We have been doing that for years and we can tell you that the gains are great but this is not that easy. In coding and setting the algorithms you cannot escape everyday problems that were there to begin with, but until now we had the luxury - or audacity - to ignore.

For example, there is the ripple effect, that every action changes the future. If we A/B test a headline of an article on the homepage, it will influence the click-through rate of the headline next to it. If you factor in that impact, evaluation becomes less straightforward.

There is the fact that there will always be spatial scarcity issues, you can post only so much to Facebook, and articles cannot all benefit from distribution to primary spots. There need to be priorities, combined microdecisions. There will always be featured authors and topics and it will add bias to the impact data.

Visualisation of AI and the calculation of possible micro-decisions

So, working with algorithms will align business goals and even teams and people, but it is not as easy as putting down some variables and reaping the benefits for years to come. It still needs to be a smart, dynamic process.

And more philosophically, the big advantage of historical numbers is that they don’t change any more. They have become a petrified fact. Predictions are possible facts and subject to change. It is even much worse than the umbrella and the weather. Analytics suffers from the Observer effect. You do not change the probability of rain by grabbing an umbrella, but you cannot act on the analytics without changing the numbers and especially the predictions. This requires an advanced mindset of all people involved, a knack for A/B Testing, experimentation and tweaking and systematic approaches to creativity. This is the true calling of data science in media intelligence.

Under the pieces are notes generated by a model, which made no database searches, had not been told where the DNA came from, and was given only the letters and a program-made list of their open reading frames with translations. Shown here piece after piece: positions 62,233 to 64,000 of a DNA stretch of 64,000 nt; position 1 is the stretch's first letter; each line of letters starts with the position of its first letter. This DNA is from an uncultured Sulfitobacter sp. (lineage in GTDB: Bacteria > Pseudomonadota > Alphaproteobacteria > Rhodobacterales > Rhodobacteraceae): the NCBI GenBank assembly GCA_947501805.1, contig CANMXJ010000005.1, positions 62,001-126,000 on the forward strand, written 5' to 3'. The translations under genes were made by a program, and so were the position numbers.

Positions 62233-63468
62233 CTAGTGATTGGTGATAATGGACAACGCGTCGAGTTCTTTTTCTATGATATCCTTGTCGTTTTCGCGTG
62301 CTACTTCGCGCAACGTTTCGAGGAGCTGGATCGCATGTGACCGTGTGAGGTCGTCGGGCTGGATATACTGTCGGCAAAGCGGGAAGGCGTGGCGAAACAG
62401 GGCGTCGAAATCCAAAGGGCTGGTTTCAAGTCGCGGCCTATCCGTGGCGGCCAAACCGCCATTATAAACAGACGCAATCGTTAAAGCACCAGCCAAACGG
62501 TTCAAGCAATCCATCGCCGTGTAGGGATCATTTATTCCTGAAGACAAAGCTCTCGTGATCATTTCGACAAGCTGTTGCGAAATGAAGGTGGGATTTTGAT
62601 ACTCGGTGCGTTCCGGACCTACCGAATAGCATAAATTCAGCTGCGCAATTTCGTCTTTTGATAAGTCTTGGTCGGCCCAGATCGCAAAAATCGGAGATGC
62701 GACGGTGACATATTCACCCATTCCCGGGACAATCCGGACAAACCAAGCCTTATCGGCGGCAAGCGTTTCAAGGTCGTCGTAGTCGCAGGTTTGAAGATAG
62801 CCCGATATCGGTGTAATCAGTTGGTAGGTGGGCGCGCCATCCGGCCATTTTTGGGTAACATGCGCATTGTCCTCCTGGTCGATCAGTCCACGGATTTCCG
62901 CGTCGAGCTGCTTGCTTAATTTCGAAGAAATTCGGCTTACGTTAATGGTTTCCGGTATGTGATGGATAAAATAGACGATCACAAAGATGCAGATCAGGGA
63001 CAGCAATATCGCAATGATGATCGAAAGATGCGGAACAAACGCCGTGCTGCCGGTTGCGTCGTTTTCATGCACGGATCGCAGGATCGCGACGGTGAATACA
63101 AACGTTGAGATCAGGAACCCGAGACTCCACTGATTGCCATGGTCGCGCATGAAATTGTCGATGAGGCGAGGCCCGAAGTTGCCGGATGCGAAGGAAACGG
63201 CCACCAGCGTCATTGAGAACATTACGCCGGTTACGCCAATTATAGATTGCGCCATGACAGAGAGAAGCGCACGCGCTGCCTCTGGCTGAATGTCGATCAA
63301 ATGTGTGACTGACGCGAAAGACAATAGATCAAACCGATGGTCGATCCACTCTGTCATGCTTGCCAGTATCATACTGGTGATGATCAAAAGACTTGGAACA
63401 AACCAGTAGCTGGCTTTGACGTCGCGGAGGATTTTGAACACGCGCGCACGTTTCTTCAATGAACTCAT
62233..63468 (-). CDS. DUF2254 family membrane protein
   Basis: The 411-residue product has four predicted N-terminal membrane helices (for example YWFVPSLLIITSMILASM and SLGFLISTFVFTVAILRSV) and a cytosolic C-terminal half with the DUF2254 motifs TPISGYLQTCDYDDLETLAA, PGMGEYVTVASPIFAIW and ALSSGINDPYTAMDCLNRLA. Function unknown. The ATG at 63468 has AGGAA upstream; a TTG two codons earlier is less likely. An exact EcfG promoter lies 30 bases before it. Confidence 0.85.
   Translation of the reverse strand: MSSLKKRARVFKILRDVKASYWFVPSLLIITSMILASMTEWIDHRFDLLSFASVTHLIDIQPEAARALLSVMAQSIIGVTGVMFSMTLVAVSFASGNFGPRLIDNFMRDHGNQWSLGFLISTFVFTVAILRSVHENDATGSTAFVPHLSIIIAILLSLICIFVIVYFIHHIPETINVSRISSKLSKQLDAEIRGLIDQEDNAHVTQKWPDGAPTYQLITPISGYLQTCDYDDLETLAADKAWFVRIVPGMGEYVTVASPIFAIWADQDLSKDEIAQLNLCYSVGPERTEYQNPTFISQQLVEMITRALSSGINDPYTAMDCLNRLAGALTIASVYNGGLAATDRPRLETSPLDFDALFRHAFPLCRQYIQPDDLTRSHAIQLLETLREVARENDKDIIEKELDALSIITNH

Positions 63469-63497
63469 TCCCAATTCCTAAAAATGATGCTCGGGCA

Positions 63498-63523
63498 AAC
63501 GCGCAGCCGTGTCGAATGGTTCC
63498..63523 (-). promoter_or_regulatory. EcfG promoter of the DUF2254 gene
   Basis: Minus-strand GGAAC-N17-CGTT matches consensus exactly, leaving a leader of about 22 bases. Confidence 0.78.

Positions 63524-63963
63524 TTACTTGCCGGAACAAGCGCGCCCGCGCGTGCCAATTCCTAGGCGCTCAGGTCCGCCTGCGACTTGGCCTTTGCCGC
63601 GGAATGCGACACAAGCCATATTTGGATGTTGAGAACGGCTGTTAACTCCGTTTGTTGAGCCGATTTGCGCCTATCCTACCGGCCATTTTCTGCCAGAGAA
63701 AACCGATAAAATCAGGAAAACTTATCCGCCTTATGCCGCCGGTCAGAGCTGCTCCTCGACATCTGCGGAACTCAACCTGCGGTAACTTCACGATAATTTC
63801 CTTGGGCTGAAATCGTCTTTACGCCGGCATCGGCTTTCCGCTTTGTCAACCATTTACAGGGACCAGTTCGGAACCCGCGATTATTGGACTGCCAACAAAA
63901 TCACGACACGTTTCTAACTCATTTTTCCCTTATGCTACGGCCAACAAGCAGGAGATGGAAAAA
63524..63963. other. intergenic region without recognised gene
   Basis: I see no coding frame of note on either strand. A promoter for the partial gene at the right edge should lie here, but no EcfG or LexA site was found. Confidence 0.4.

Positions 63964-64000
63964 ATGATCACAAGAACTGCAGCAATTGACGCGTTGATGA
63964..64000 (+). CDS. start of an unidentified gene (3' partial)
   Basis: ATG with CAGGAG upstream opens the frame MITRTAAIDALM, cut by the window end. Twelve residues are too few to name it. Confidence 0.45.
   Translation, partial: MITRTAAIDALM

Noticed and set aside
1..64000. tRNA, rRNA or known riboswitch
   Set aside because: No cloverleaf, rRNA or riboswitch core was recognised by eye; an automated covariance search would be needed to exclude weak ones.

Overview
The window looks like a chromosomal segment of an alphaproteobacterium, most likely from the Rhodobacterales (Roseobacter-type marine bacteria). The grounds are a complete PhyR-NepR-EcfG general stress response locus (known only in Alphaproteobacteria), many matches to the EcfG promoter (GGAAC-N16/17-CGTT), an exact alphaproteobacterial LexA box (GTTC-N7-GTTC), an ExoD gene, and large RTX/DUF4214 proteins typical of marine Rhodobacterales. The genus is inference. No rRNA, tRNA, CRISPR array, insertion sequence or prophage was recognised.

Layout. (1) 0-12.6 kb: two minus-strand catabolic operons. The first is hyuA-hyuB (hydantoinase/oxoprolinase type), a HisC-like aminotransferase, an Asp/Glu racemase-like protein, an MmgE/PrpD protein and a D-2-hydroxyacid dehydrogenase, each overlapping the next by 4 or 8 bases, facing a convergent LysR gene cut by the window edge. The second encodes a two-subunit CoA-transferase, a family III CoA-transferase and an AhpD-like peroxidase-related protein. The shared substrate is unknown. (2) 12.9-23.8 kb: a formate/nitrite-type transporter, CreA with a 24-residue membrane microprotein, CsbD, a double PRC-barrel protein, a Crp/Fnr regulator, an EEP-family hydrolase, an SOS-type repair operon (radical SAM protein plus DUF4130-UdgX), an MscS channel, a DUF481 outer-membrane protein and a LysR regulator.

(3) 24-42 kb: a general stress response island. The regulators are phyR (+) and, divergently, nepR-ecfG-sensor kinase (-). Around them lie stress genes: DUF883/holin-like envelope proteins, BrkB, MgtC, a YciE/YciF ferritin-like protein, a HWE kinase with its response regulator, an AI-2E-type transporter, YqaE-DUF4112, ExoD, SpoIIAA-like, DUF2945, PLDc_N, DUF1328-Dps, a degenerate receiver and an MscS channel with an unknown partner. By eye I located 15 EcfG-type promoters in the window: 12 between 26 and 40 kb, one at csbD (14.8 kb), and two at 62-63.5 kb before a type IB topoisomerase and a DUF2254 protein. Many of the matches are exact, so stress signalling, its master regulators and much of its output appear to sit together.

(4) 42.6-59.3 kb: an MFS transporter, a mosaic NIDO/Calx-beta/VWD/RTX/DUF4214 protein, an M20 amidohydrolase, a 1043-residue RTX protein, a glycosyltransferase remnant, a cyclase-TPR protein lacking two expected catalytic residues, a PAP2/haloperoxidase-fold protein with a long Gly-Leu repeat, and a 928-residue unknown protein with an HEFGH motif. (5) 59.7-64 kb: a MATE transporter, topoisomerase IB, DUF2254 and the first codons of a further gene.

There is even an important added effect that the smartocto team notices that every day; when a newsroom is confronted with smart and personalised notifications, tantalising predictions based on the algorithms they themselves have set, it is hard to ignore the content strategy. It will force you to rethink the overall goals and plans, to optimise and adjust them when conditions in the digital landscape have changed. The feedback even points to possible repairs in the company culture, and exposes the weakest links in the journalistic workflow that strives for maximum impact; whatever the success metric may be. That is the power of the cooperation of AI and people. And the newsroom will be the better for it.

In the age of artificial intelligence, we begin to see this pattern more often. AI is used to present the poker player with the best bets, even accurately predicting where a bluff can be most useful. AI can suggest negotiation moves and advise the control tower on the best ways to land a plane.